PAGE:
Apple obviously didn’t want to bring a lot of attention to this case, but what they did was a bit beyond belief. Instead of issuing a simple patch to fix the vulnerability, Apple released a feature update!
If working in the IT field has taught me one thing it’s that updates need to be tested before being applied. Although testing an update meant for a phone may not be critical, testing for a computer operating system is a must – especially in the Enterprise.
Unfortunately for Mac users, Apple decided to bundle this very important update in OS X Mavericks 10.9.2. This “update" included many new features including FaceTime updates and new features for iMessages (figure 1). The last thing I want to do when fixing a serious security issue is to download a huge patch (The stand alone Mavericks 10.9.2 installer was over 700MB). Not only do I need to figure out an efficient way to distribute that update to all of my computers in an organization, but I’ve also got to test every application that the update touches. I’ve been burned too many times by hastily applying an update only to find it breaks some part of the system I’m trying to protect.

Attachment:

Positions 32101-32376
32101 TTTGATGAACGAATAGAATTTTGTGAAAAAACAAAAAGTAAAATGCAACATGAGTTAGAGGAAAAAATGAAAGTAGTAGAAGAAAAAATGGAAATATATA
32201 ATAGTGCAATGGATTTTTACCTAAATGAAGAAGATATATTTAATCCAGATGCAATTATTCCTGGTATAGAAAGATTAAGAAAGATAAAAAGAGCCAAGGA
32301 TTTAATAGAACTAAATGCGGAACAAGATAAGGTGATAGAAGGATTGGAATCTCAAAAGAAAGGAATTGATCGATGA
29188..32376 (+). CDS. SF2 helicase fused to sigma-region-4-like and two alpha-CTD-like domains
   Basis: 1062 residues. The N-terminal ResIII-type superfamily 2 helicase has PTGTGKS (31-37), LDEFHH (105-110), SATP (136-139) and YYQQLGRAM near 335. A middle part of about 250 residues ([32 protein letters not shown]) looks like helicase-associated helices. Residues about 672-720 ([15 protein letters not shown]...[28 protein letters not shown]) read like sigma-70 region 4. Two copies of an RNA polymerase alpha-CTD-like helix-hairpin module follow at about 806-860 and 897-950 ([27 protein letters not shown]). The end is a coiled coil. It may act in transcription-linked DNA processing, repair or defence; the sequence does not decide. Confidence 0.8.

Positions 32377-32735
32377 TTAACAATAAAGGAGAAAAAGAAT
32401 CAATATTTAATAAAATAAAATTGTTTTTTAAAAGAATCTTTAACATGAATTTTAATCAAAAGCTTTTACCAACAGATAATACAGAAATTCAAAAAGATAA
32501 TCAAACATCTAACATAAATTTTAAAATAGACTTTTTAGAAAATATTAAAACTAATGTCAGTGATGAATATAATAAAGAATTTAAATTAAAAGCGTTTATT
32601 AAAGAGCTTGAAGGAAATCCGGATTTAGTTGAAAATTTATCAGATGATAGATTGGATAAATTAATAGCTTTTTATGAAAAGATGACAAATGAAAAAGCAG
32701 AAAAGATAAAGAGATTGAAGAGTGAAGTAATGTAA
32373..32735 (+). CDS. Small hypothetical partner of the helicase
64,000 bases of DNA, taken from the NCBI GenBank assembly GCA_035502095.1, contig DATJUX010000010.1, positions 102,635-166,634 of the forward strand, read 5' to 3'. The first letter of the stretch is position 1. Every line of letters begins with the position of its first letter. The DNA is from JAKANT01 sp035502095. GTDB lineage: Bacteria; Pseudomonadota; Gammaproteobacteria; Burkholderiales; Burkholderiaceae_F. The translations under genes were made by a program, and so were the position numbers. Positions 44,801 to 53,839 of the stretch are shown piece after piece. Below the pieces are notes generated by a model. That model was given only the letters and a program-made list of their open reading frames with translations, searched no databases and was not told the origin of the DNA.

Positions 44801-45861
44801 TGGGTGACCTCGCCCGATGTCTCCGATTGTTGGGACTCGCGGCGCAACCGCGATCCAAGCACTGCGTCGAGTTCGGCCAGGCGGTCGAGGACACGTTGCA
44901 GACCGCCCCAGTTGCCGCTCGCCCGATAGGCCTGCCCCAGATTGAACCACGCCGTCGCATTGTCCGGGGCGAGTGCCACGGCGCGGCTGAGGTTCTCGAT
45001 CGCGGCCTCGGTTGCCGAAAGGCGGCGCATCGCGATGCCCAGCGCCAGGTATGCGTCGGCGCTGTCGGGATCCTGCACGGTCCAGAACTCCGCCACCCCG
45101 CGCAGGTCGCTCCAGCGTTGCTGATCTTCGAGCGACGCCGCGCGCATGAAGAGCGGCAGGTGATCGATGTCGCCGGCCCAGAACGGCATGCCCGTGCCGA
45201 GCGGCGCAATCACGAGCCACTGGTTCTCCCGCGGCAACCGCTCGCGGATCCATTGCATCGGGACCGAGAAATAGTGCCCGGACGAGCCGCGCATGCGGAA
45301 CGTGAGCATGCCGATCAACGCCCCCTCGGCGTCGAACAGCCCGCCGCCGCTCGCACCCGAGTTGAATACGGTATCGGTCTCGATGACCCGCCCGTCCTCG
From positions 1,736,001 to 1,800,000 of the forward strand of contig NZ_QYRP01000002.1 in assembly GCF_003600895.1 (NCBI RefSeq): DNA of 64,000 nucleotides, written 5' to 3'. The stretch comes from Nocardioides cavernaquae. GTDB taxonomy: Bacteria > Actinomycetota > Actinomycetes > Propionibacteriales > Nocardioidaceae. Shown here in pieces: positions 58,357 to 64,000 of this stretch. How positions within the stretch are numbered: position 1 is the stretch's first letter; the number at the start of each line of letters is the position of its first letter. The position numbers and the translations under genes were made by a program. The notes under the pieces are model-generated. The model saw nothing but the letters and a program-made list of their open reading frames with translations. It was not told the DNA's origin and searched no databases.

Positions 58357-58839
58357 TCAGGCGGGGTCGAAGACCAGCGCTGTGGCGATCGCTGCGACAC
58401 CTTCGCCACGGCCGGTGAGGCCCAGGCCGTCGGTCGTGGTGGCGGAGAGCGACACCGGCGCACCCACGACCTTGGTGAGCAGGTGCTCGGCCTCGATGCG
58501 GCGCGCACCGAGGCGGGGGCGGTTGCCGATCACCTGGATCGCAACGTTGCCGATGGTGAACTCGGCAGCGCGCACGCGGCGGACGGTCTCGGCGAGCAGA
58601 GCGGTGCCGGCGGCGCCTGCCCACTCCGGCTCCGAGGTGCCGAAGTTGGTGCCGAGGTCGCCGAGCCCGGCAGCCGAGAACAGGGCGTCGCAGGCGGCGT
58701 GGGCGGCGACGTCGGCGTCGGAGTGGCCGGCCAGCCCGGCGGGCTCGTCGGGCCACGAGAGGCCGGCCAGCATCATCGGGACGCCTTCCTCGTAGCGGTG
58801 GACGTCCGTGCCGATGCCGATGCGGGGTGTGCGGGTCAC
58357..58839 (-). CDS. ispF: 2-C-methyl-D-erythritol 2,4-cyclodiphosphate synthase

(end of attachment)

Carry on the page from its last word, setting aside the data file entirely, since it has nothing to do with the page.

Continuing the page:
I can understand Apple’s desire to hide this little slip up, but hiding the fix in a 700MB+ update is uncalled for. Apple should own up to the issue and release a standalone patch – especially for Enterprises who don’t have the desire or time to test all of the pieces Mavericks 10.9.2 touches.
Security flaws are a part of our digital world. There’s nothing we can do about it. Since humans write code, there will be mistakes made. What we can do is try to use common sense to weed out the real issues and utilize simple workarounds whenever possible while those responsible work on a fix.